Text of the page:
Skip to main content
xYOU DESERVE INDEPENDENT, CRITICAL MEDIA. We want readers like you. Support independent critical media.

India Accounts for 66% of Malaria Cases in WHO-defined South-East Asia, Global Surge Noticed: Report

The WHO report hints about the nexus between climate change and the malaria surge.


The fight against malaria is becoming a challenge globally as cases of the disease have surged. This worrying situation has been revealed by the Annual Malaria Report produced by the World Health Organisation (WHO). The annual report for the year 2022 was released on November 30. 

In the year 2022, according to the report, the estimated global malaria cases were 249 million, which is 16 million more in comparison to the pre-pandemic period of 2019. The disruptions during COVID-19 in health care worldwide, along with other factors like drug and insecticide resistance, resource constraints as well as climate change and delays in the implementation of malaria programmes, specifically in the countries having a high burden, have impacted malaria cases worldwide.

The report hints about the nexus between climate change and the malaria surge. Changes in temperature, humidity or rainfall can impact the Anopheles mosquito, the known carrier of malaria. In fact, these factors can change the behaviour and survival of Anopheles. Extreme weather events linked to climate change, like heatwaves, flooding etc., can impact both the transmission of malaria and the disease burden. Citing an example, the report talked about the catastrophic floods in Pakistan in 2022 and said that it increased malaria five-fold in the country.

WHO Director-general Tedros Adhanom Ghebreyesus, in a comment about climate change and malaria cases, was quoted to have said, “The changing climate poses a substantial risk to progress against malaria, particularly in vulnerable regions. Sustainable and resilient malaria responses are needed now more than ever, coupled with urgent actions to slow the pace of global warming and reduce its effects.”

The climate-induced migration of the human population to newer places may have exposed those without immunity to regions where malaria is endemic. Moreover, inaccessibility to essential malaria services and irregular supply of medicines, insecticide-treated nets and vaccines contribute to the global surge.

The report says that the COVID-19 pandemic significantly disrupted malaria services, which led to a surge in cases and mortality. Five countries were found to bore the burden of five million cases, with Pakistan at the top, recording 2.6 million cases in 2022, where the cases were 5,00,000 in 2021. Apart from Pakistan, Uganda, Nigeria, Papua New Guinea, and Ethiopia also registered significant increases in malaria cases.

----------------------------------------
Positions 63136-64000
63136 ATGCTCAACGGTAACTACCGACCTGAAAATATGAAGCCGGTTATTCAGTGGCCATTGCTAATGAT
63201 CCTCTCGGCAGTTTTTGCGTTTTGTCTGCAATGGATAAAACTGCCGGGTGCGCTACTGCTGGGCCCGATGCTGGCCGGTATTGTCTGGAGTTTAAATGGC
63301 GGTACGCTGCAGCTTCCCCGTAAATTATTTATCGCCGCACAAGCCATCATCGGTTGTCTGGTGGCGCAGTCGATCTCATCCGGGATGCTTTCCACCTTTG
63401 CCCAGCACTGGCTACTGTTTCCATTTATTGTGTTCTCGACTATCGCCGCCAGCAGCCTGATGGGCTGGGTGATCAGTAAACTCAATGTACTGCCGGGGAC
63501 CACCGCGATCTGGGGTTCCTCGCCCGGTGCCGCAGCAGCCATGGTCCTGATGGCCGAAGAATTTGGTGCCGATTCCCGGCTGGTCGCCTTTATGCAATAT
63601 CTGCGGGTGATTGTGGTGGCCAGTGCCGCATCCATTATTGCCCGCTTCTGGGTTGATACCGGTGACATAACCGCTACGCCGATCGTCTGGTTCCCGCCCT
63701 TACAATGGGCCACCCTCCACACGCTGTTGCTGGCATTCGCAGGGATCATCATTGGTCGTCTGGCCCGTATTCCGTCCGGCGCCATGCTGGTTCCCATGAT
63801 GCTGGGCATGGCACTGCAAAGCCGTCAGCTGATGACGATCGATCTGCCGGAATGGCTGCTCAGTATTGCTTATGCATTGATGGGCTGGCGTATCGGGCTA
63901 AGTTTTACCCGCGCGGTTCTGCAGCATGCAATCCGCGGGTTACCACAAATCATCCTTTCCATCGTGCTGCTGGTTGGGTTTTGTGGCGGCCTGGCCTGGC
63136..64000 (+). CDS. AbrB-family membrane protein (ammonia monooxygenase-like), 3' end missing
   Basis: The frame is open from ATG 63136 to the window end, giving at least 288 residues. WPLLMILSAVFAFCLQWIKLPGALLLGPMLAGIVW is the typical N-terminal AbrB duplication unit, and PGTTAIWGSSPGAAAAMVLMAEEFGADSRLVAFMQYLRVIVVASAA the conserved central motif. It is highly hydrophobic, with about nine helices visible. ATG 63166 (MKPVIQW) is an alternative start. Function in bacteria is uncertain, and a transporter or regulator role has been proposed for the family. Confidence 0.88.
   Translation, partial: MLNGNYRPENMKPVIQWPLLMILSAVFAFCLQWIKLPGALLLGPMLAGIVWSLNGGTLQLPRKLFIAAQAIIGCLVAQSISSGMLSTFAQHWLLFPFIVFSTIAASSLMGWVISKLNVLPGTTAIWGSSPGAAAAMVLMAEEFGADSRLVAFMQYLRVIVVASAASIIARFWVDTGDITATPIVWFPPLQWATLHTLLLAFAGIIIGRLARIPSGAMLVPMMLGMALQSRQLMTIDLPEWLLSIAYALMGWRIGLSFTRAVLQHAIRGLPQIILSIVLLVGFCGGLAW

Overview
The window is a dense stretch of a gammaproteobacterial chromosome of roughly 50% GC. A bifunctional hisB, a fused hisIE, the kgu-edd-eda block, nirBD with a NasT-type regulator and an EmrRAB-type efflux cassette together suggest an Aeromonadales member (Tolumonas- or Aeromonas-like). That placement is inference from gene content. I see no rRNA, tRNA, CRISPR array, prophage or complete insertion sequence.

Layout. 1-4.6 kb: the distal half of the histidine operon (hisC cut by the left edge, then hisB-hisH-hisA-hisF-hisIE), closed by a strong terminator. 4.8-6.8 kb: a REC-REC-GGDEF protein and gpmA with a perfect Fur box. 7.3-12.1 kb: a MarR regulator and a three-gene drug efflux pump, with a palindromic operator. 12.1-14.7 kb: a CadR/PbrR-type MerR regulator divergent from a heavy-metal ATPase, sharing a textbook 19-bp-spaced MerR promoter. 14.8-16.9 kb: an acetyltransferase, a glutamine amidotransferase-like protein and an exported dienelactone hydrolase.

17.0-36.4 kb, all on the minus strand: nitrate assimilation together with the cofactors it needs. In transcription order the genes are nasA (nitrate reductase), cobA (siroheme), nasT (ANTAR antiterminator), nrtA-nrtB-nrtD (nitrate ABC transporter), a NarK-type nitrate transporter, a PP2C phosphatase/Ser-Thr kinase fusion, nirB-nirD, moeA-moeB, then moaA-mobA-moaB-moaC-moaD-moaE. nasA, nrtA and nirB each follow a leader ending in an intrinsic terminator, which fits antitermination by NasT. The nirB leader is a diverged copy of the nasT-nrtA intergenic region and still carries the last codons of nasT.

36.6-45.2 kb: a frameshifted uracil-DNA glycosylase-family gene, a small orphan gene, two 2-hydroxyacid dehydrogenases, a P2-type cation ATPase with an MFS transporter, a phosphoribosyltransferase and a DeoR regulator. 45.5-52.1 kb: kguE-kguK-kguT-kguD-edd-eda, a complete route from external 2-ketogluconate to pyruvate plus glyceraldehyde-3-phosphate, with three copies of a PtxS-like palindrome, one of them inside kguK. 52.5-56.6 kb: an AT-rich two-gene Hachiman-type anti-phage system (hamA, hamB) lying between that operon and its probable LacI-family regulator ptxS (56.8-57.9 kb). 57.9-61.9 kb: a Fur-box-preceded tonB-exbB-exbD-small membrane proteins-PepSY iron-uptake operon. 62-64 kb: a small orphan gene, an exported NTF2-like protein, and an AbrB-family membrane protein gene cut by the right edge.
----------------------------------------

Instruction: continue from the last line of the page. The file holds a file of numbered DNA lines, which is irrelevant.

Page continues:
11 countries which have the highest burden of malaria globally are supported through WHO’s High Burden to High Impact (HBHI) approach. These countries recorded 167 million malaria cases in 2022, with 4,26,000 deaths. The report finds that with the current trend the progress towards meeting the aim of malaria containment strategy is out of track by a wide margin. 

India Recorded Highest Cases in the WHO Defined South-East Asia

The WHO report found that India accounted for 66% of the total malaria cases in the WHO-defined South-East Asia region in 2022. However, the region saw an overall decrease of 11.9% in estimated cases in 2022 in comparison to the previous year. 

Death due to malaria in this region also decreased by 77% from 35000 in 2000 to 8000 in 2022. However, the highest proportion of deaths were contributed by India and Indonesia—about 94%. 

The WHO South-East Asia region has a contribution of only 2% to the global tally. “Malaria cases declined by 76%, from 23 million in 2000 to about 5 million in 2022. Malaria case incidence in this region decreased by 83%, from about 18 cases per 1000 population at risk in 2000 to about three cases per 1000 population at risk in 2022”, the report writes

Dr Matshidiso Moeti, WHO Regional Director for Africa, commented in a statement, “It is crucial to recognise the multitude of threats that impede our response efforts. Climate variability poses a substantial risk, but we must also contend with challenges such as limited healthcare access, ongoing conflicts and emergencies, the lingering effects of COVID-19 on service delivery, inadequate funding and uneven implementation of our core malaria interventions. To forge ahead toward a malaria-free future, we need a concerted effort to tackle these diverse threats that foster innovation, resource mobilisation and collaborative strategies.” 

The Positive Side

Contrary to setbacks, the report also highlighted some positive aspects. It said about the roll out of RTS, S/AS01, the first WHO-recommended malaria vaccine, in three African countries in a phase-wise manner. The report highlighted that there was a 13% decrease in early childhood deaths due to malaria and a substantial reduction in the cases in the areas where the vaccine was administered. 

There was a second malaria vaccine that the WHO recommended in October 2023, which is R21/Matrix-M. The two vaccines are thought to increase supply in Africa and embolden the anti-malaria efforts.

In 2022, as many as 34 countries reported less than 1000 malaria cases, which were just 13 in 2000. Three countries, namely Azerbaijan, Belize and Tajikistan are certified as malaria-free by WHO. 

Get the latest reports & analysis with people's perspective on Protests, movements & deep analytical videos, discussions of the current affairs in your Telegram app. Subscribe to NewsClick's Telegram channel & get Real-Time updates on stories, as they get published on our website.

Subscribe Newsclick On Telegram